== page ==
However, I am not in favor of people cheesing bosses, as I think this constitutes a failure to engage with the game and a failure to engage with the experience. It is honestly baffling to me that the Sekiro subreddit sees so many posts about how important it is that there is no easy mode, and yet posts concerning boss cheese are highly upvoted and always near the top of the subreddit. At the time of writing this, I found TWO highly upvoted boss cheese posts on the front page; one for Ashina Elite and one for the boss guarding the cave door. It seems to me absolutely absurd to claim that decreasing enemy health by 10% would “destroy the experience” and result in “you cheating yourself” when people are completely willing to resort to cheese to basically skip bosses. My position is the opposite. The easy mode is reasonable, cheese is not. People who use an easy mode are still engaging with the game and its systems, people who cheese are not.
Ultimately, I agree that a key consideration for a FROM game is the experience of challenge and difficulty. Easy modes can function to allow such an experience to be made available to people with little knowledge or physical experience in the genre. When such people use an easy mode, they are getting an experience that is probably still more difficult than a Souls veteran’s experience with the bell rung.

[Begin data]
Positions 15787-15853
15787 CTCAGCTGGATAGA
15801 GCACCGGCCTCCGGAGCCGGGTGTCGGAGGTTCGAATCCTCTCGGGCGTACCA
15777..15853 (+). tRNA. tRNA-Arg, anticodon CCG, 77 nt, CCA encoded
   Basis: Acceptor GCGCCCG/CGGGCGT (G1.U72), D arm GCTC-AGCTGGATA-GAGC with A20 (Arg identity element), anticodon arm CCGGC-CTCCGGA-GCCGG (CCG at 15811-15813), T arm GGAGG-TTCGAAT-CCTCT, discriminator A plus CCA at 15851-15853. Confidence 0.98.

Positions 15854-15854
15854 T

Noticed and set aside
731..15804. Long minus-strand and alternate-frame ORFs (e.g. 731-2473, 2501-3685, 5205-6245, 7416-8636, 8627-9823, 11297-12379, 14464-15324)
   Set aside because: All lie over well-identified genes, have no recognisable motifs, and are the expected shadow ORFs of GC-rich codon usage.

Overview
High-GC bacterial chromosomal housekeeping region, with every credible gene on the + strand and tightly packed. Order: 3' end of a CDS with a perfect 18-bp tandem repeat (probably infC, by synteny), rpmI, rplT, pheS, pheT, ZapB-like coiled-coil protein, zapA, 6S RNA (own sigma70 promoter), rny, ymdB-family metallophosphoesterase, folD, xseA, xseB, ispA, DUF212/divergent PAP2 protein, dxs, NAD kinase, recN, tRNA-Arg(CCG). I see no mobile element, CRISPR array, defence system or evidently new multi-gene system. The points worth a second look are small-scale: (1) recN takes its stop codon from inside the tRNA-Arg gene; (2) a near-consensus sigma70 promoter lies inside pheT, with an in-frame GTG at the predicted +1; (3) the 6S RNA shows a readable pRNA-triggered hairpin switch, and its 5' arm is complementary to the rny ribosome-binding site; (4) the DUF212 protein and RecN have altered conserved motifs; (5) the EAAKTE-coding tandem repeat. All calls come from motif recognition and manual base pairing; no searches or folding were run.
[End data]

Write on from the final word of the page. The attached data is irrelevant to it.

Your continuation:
What therefore seems to me to be inappropriate are methods that disengage from the game‘s systems. Cheese is one such method. The various shenanigans speedrunners do are similar (but speedrunners are clearly engaging with a different goal), and I would consider it inappropriate for someone not speedrunning to use speedrunners’ shenanigans to avoid engaging with the game’s systems.
A case in point is CrossCode. A certain dungeon puzzle type in CrossCode has you moving reflecting walls and activating elemental machines with specific timings in order to allow a moving ball to reach its destination. There are two aspects to this puzzle: you have to figure out the solution, and then you have to execute it. CrossCode has accessibility options (“easy mode”s) that allow you to slow the movement of things in these puzzles. It seems to me completely fair to use this option if you find the puzzle to be too fast (one of the last such puzzles is extremely fast). On the other hand, using a walkthrough trivializes the puzzle completely. Yet according to the prevailing logic, it is the walkthrough which is fine, and it is the accessibility option which destroys creative intent. According to the prevailing logic, if a bug allowed you to skip the puzzle, that would also be completely fine.
People need different aids to engage with the “experience” and the difficulty of different games. It seems to me that engagement is fundamentally what we want, and whatever helps people engage cannot be that harmful. Easy modes help people engage, whereas cheese does not — consider whether your judgements on them aren’t reversed.